- First, you lost the variable in the middle term of your answer.
Next, you need to factor out the greatest common factor. You found the numeric portion, however, you didn't look at the variables. The greatest common factor must include some number of b's because all the terms have b's.
Give it a try. If you still can't get the right answer, comment back.(8 votes)
- how would you factor 4a^2+12ab+9b^2?(5 votes)
- I commonly see in posts and comments, below, this symbol --that I've inclosed within quotation marks, " ^ ". It usually comes after a letter and before a number. Is this symbol used to express an exponent?(5 votes)
- yes, it is hard to write an exponent on a computer so the use the "^" symbol and then the number.(3 votes)
- How would we factor x^2+4x+3 then?(4 votes)
- How do you factor 8k^2 - 16k + 6(4 votes)
- Using x, start with seeing all even numbers, so factor out a 2 to get 2(4x^2-8x+3). One way is to multiply ac to get 12 (slide the 4 which will later be used for dividing) and factor the related equation of 2(x^2-8x+12)=2(x-6)(x-2). To finish slide the 4 back by dividing and reduce to get 2(x-6/4)(x-2/4)=2(x-3/2)(x-1/2) then the denominators go to the front to end up with 2(2x-3)(2x-1)
So another example would be 10x^2 - x - 2.
Multiply ac and move to get x^2 - x - 20
Factor (x-5)(x+4), divide by 10 (x-5/10)(x-4/10)
reduce (x-1/2)(x+2/5) and move denominator (2x-1)(5x+2)(3 votes)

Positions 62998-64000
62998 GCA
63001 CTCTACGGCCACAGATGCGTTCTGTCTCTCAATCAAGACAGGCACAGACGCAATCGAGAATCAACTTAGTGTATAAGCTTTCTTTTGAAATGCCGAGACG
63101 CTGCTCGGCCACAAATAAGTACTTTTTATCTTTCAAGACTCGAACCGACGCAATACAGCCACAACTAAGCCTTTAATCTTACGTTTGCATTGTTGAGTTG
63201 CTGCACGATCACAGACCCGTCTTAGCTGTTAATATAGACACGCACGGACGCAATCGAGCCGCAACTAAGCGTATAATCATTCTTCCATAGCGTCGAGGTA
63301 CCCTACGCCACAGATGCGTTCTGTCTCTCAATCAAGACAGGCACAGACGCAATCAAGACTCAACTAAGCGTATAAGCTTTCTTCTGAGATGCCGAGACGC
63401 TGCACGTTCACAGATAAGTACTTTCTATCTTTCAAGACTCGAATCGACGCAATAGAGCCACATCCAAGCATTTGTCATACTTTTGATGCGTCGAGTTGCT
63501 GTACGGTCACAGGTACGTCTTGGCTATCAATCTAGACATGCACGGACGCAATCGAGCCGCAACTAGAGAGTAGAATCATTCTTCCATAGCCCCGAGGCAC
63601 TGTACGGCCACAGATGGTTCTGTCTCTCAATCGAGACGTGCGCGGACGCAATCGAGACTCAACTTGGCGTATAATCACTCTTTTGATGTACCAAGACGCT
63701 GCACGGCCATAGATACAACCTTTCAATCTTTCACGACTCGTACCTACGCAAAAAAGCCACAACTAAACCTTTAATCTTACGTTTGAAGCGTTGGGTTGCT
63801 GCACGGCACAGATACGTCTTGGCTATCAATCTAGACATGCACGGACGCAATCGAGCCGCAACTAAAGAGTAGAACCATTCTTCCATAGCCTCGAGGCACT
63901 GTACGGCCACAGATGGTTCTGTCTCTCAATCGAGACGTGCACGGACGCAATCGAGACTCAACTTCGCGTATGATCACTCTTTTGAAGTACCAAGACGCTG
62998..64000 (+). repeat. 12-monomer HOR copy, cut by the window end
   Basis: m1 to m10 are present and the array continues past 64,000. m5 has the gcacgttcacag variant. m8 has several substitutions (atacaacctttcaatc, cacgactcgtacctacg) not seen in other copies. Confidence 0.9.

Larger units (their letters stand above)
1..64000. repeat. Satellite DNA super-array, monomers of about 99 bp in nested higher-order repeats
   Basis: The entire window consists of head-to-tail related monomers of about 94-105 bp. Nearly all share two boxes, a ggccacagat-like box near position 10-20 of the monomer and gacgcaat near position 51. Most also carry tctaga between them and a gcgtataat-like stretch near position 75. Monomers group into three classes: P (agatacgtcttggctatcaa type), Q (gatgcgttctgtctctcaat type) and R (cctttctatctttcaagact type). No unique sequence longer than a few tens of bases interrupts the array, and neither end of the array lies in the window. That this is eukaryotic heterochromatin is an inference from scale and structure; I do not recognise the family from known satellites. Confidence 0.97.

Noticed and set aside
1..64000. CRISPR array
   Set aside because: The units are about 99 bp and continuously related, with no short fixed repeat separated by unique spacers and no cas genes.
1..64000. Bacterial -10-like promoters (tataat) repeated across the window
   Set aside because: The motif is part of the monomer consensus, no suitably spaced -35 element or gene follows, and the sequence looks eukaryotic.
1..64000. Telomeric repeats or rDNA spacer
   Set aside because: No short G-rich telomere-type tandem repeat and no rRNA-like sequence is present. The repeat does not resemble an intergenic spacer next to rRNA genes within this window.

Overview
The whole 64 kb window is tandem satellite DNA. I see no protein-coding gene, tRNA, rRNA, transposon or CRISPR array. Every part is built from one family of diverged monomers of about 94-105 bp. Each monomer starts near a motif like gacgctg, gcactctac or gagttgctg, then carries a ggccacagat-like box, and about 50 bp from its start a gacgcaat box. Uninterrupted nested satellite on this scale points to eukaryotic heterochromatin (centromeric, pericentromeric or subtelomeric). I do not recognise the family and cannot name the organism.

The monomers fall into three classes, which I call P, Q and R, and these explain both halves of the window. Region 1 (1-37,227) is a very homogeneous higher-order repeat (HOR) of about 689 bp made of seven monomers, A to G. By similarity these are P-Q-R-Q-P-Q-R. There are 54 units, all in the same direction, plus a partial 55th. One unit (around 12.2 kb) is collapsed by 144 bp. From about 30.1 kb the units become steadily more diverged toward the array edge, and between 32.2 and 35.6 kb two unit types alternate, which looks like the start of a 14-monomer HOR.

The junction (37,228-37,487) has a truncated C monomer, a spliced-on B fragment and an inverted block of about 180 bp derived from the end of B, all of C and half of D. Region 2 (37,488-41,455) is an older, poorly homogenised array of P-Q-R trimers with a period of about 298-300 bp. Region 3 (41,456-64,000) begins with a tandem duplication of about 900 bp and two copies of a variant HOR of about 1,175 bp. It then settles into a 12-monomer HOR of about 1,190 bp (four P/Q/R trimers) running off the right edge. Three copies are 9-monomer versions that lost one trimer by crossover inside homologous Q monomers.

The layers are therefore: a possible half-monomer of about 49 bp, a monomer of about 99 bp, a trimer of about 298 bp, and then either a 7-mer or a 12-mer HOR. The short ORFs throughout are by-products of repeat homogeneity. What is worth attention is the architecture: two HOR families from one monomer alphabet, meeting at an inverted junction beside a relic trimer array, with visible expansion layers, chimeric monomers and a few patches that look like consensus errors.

We're told to factor 4x to the fourth y, minus 8x to the third y, minus 2x squared. So to factor this, we need to figure out what the greatest common factor of each of these terms are. So let me rewrite it. So we have 4x to the fourth y, and we have minus 8x to the third y, and then we have minus 2x squared. So in the other videos, we looked at it in terms of breaking it down to its simplest parts, but I think we have enough practice now to be able to do a little bit more of it in our heads. So what is the largest number that divides into all of these? When I say number I'm talking about the actual, I guess, coefficients. We have a 4, an 8, a 2. We don't have to worry about the negative signs just yet. And we say, well, the largest, of, the largest common factor of 2, 8 and 4 is 2. 2 goes into all of them, and obviously that's the largest number that can go into 2. So that is the largest number that's going to be part of the greatest common factor. So let's write that down. So it's going to be 2. And then what's the greatest, I guess, factor, what's the greatest degree of x that's divisible into all three of these? Well, x squared goes into all three of these, and obviously that's the greatest degree of x that can be divided into this last term. So x squared is going to be the greatest common x degree in all of them. 2x squared. And then what's the largest degree of y that's divisible into all of them? Well, these two guys are divisible by y, but this guy isn't, so there is no degree of y that's divisible into all of them. So the greatest common factor of all three of these guys right here is 2x squared. So what we can do now is we can think about each of these terms as the product of the 2x squared and something else. And to figure that something else we can literally undistribute the 2x squared, say this is the same thing, or even before we undistribute the 2x squared, we could say look, 4x to the fourth y is the same thing as 2x squared, times 4x to the fourth y, over 2x squared. Right? If you just multiply this out, you get 4x to the fourth y. Similarly, you could say that 8x to the third y-- I'll put the negative out front-- is the same thing as 2x squared, our greatest common factor, times 8x to the third y, over 2x squared. And then finally, 2x squared is the same thing as if we factor out 2x squared-- so we have that negative sign out front-- if we factor out 2x squared, it's the same thing as 2x squared, times 2x squared, over 2x squared. This is almost silly what I'm doing here, but I'm just showing you that I'm just multiplying and dividing both of these terms by 2x squared. Multiplying and dividing. Here it's trivially simple. This just simplifies to 2x squared right there, or this 2x squared times 1. That simplifies to 1, maybe I should write it below. But what do these simplify to? So this first term over here, this simplifies to 2x squared times-- now you get 4 divided by 2 is 2, x to the fourth divided by x squared is x squared. And then y divided by 1 is just going to be a y. So it's 2x squared times 2x squared y, and then you have minus 2x squared times, 8 divided by 2 is 4. x to the third divided by x squared is x. And y divided by 1, you can imagine, is just y. And then finally, of course, you have minus 2x squared time-- this right here simplifies to 1-- times 1. Now, if you were to undistribute 2x squared out of the expression, you'd essentially get 2x squared times this term, minus this term, minus this term. Right, if you distribute this out, if you take that out of each of the terms, you're going to get 2x squared times this 2x squared y, minus 4xy, and then you have minus 1, minus 1, and we're done. We've factored the problem. Now, it looks like we did a lot of steps. And the reason why I kind of of went through great pains to show you exactly what we're doing is so you know exactly what we're doing. In the future, you might be able to do this a little bit quicker. You might be able to do many of the steps in your head. You might say OK, let me look at each of these. Well, the biggest coefficient that divides all of these is a 2, so let me put that 2, let me factor 2 out. Well, all of these are divisible by x squared. That's the largest degree of x. Let me factor an x squared out. And this guy doesn't have a y, so I can't factor a y out. So let's see, it's going to be 2x squared times-- and what's this guy divided by 2x squared? Well 4 divided by 2 is 2. x to the fourth divided by x squared is x squared. y divided by 1, there's no other y degree that we factored out, so it's just going to be a y. And then you have minus 8 divided by 2 is 4. x to the third divided by x squared is x. And then you have y divided by say, 1, is just y. And then you have minus 2 divided by 2 is 1. x squared divided by x squared 1, so 2x squared divided by 2x squared is just 1. So in the future, you'll do it more like this, where you kind of just factor it out in your head, but I really want you to understand what we did here. There is no magic. And to realize that there's no magic, you could just use the distributive property to multiply this out again, to multiply it out again, and you're going to see that you get exactly this.